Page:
I ate my breakfast and drank two bottles of water. I learned during my test hike a week earlier that carrying 1 liter water bottles in bottle holders designed for half-liter bottles does not work. Everytime I bent over, they fell out. So I changed to two 20 ounce (600ml) bottles. I filled them, repacked my pack and hit the trail at 6:45am.

Less then 2 miles later, I entered the Shawano County section of the Trail.

This wild turkey greeted me as I entered the Shawano County.  It was about 100 yards away.  To give you comparison, it was standing about 20 yards beyon that sign to the right and that sign it 5 feet tall.  Turkeys are fairly large birds.

This segment was very level. No steep embankments (or not many) and few swampy areas. Shawano County also posts signs at major road intersections, giving mileage to the next intersection or trail access in the next village. (Brown County only has mile markers.) I liked Shawano County's method better. It is helpful to know how far to the next stop--it provide motivation. Shawano County also has more rest stops, picnic benches with shelters built over them, and in other spots just benches to sit. That is another nice touch, and I stopped at the places with shade. The second day was much warmer than the first. MUCH warmer.

And that leads to the first problem. Water. Except for the bathroom at the Pulaski Access point, I found no public water sources. Oh, I could have left the Trail and stopped at a home (depending on if the Trail was in an area that I could get off it and then back on it, or if there were homes/farms in sight.)  But I sort of expected that at each major access point (any area with a parking lot and sign stating "Mountain Bay Trail access point") would have some type of water source. I would have LOVED to see an old fashioned hand pump. But there was nothing. If you don't carry it in, you don't have it. Major problem, especially in the 80+F temps yesterday. I went through my water in the first four hours of the hike.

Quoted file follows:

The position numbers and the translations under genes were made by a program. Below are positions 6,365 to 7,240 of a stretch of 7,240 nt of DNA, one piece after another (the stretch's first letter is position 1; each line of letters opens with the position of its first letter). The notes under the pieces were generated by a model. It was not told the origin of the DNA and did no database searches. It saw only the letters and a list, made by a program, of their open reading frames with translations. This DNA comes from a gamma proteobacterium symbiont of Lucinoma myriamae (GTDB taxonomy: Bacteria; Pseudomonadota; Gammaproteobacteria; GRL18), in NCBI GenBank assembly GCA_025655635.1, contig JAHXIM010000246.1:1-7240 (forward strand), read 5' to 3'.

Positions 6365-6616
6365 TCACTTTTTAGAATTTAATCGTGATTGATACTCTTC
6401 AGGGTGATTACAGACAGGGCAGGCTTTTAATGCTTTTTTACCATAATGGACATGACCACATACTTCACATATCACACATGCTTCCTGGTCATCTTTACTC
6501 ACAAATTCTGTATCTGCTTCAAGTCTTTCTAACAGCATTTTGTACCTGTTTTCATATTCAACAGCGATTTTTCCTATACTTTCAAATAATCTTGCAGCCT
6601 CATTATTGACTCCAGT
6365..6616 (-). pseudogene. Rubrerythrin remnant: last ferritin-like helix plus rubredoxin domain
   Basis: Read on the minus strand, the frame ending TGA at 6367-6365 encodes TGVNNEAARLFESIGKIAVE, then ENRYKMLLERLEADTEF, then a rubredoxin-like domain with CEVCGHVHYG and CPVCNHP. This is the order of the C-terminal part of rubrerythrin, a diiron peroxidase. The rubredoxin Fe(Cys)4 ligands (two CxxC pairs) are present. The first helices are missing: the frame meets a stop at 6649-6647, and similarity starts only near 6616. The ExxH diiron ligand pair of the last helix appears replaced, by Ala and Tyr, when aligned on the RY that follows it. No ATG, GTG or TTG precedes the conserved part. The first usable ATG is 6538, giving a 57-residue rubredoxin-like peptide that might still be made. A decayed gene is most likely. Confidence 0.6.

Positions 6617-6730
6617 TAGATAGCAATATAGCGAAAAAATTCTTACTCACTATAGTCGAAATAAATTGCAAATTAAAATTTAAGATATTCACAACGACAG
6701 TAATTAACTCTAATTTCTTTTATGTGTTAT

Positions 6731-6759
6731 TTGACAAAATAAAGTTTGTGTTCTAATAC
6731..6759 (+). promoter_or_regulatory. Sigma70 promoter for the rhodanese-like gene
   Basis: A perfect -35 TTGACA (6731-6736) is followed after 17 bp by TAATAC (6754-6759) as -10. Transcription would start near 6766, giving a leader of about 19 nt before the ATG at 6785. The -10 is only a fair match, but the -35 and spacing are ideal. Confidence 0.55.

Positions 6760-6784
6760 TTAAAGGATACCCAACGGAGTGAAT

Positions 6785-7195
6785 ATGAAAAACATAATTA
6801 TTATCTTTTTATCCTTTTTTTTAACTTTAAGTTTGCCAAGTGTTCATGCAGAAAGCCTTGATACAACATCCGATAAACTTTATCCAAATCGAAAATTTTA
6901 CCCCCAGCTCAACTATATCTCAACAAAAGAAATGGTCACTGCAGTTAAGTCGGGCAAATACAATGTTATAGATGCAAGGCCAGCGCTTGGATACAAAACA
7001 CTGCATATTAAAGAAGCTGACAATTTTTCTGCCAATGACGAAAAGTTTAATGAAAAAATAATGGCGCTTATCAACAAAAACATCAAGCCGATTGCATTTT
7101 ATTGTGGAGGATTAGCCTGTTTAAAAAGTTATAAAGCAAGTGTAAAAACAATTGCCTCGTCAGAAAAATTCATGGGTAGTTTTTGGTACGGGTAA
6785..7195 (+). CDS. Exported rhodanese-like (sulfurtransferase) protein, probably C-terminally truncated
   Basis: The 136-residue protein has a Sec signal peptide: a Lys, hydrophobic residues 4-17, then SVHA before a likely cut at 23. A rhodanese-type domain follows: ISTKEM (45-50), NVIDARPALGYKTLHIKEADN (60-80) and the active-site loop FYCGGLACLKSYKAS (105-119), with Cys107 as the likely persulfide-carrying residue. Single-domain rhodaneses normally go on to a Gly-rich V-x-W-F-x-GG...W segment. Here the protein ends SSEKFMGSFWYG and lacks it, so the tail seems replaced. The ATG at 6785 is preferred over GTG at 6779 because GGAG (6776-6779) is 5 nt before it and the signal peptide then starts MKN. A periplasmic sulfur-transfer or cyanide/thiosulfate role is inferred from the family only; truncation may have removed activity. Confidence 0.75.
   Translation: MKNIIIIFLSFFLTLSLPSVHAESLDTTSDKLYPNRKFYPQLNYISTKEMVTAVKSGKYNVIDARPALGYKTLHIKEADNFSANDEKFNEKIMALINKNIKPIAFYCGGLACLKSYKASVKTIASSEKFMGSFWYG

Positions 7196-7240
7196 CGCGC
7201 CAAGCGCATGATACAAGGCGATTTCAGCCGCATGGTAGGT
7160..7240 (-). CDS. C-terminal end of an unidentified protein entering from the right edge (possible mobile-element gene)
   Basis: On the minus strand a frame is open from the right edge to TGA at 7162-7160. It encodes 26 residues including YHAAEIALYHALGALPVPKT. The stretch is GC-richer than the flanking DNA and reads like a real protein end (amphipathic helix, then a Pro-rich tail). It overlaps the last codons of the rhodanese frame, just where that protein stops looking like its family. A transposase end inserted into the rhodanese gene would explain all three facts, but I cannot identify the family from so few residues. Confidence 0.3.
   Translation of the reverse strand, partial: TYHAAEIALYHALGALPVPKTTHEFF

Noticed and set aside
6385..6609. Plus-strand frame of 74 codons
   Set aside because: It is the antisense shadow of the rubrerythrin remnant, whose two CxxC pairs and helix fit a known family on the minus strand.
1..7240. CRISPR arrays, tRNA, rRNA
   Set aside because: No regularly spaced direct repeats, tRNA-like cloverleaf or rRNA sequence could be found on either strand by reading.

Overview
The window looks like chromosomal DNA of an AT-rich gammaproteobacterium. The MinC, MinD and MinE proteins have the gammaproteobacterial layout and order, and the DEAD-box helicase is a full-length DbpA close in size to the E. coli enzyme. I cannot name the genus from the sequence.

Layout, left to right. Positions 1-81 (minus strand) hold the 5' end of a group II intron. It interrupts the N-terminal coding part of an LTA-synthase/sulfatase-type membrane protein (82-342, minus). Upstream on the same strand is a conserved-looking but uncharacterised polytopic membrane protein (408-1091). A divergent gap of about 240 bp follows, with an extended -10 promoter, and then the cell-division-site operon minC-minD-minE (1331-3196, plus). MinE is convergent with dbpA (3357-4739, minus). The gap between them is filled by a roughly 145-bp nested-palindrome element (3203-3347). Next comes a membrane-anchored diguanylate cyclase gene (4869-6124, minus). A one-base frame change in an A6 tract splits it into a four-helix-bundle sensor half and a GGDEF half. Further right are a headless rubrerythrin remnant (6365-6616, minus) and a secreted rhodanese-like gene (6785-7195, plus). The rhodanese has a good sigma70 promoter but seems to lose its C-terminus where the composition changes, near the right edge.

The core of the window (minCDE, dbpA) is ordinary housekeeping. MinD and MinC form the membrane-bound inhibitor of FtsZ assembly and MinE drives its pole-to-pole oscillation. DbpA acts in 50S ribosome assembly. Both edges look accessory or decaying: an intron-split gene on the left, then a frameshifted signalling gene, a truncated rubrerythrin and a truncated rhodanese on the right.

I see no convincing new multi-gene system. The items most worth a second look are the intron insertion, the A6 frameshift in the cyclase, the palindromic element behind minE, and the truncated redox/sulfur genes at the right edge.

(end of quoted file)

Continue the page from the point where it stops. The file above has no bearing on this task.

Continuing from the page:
On the other hand, the heat really sapped my appetite. I ate a piece of Logan Bread, but that was it. And I walked. I was still maintaining a 3mph pace. My knees were hurting, even with my braces on. When I woke they weren't bad, but the pain started less than an hour into the day's hike, and yesterday called for a 12 hour hike to make it to my next campsite. I needed those stops to give my knees a break, but that was slowing me down, and in all honesty, not really helping the knee pain. (Problem #2.) I thought I could power through the pain, but I was worried about what kind of damage I was doing to the already bad knees.

But the last and worst problem happened later on the Trail.  It was 10:30am and I had just crossed an intersecting road. The mileage sign said that Bonduel was the next town, 2.6 miles away. Cool! That is less than 60 minutes away. I knew that I could refill both water bottles somewhere in Bonduel. I was sure there would be a convenience store or restaurant near the Trail. So, with a renewed sense of vigor, I kept going.

About 10 minutes later, as I put my left foot down, I felt the blister burst. It felt as though a water balloon had popped into my shoe. Now, I knew I had a small blister when I got to camp the night before. In fact, it was the healed blister (or so I thought) that I got on my practice hike a week earlier. I had put some moleskin around and over the blister before I started the hike. When I got to the Pulaski site, I removed it. It looked unchanged. No better, but certainly no worse. I cleaned the area with an alcohol pad, dried it, and made another moleskin donut to go around the blister and then another large strip to cover the donut and beyond the edges. The blister was at the base of my middle toe, right where a lot of pressure goes when you walk.

But now I knew I had a problem. I was about 2.5 miles from the nearest place to stop. And the pain was bad. And I had no water. I walked the next 2.5 miles on the with my left foot rotated so that I walked on the outside edge (which of course put additional strain on that knee.) I reached the access point at 1pm. Then I walked another 15 minutes to get to any sort of business (nothing was closer to the trail.) My pace had dropped from a nice 3 mph to 1.25 mph. I knew that I was not going to be able to finish my plan.